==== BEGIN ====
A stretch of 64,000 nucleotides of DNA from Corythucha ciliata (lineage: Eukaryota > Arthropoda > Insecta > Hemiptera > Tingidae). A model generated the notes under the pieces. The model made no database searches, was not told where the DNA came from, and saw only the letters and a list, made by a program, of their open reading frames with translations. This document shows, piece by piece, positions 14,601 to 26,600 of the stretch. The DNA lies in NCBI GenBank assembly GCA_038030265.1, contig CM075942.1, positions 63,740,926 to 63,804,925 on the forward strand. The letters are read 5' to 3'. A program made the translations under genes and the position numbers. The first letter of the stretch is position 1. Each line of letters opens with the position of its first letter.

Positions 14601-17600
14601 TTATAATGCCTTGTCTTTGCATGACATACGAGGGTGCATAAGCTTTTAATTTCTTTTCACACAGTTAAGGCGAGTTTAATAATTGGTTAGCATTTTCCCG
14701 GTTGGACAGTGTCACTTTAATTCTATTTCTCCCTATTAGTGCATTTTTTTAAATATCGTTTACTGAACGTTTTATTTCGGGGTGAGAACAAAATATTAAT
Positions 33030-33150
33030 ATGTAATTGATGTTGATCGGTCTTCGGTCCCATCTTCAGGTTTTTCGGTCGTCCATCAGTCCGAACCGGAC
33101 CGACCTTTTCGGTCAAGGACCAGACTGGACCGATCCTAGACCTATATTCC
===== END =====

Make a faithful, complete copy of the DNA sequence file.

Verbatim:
A stretch of 64,000 nucleotides of DNA from Corythucha ciliata (lineage: Eukaryota > Arthropoda > Insecta > Hemiptera > Tingidae). A model generated the notes under the pieces. The model made no database searches, was not told where the DNA came from, and saw only the letters and a list, made by a program, of their open reading frames with translations. This document shows, piece by piece, positions 14,601 to 26,600 of the stretch. The DNA lies in NCBI GenBank assembly GCA_038030265.1, contig CM075942.1, positions 63,740,926 to 63,804,925 on the forward strand. The letters are read 5' to 3'. A program made the translations under genes and the position numbers. The first letter of the stretch is position 1. Each line of letters opens with the position of its first letter.

Positions 14601-17600
14601 TTATAATGCCTTGTCTTTGCATGACATACGAGGGTGCATAAGCTTTTAATTTCTTTTCACACAGTTAAGGCGAGTTTAATAATTGGTTAGCATTTTCCCG
14701 GTTGGACAGTGTCACTTTAATTCTATTTCTCCCTATTAGTGCATTTTTTTAAATATCGTTTACTGAACGTTTTATTTCGGGGTGAGAACAAAATATTAAT
Positions 33030-33150
33030 ATGTAATTGATGTTGATCGGTCTTCGGTCCCATCTTCAGGTTTTTCGGTCGTCCATCAGTCCGAACCGGAC
33101 CGACCTTTTCGGTCAAGGACCAGACTGGACCGATCCTAGACCTATATTCC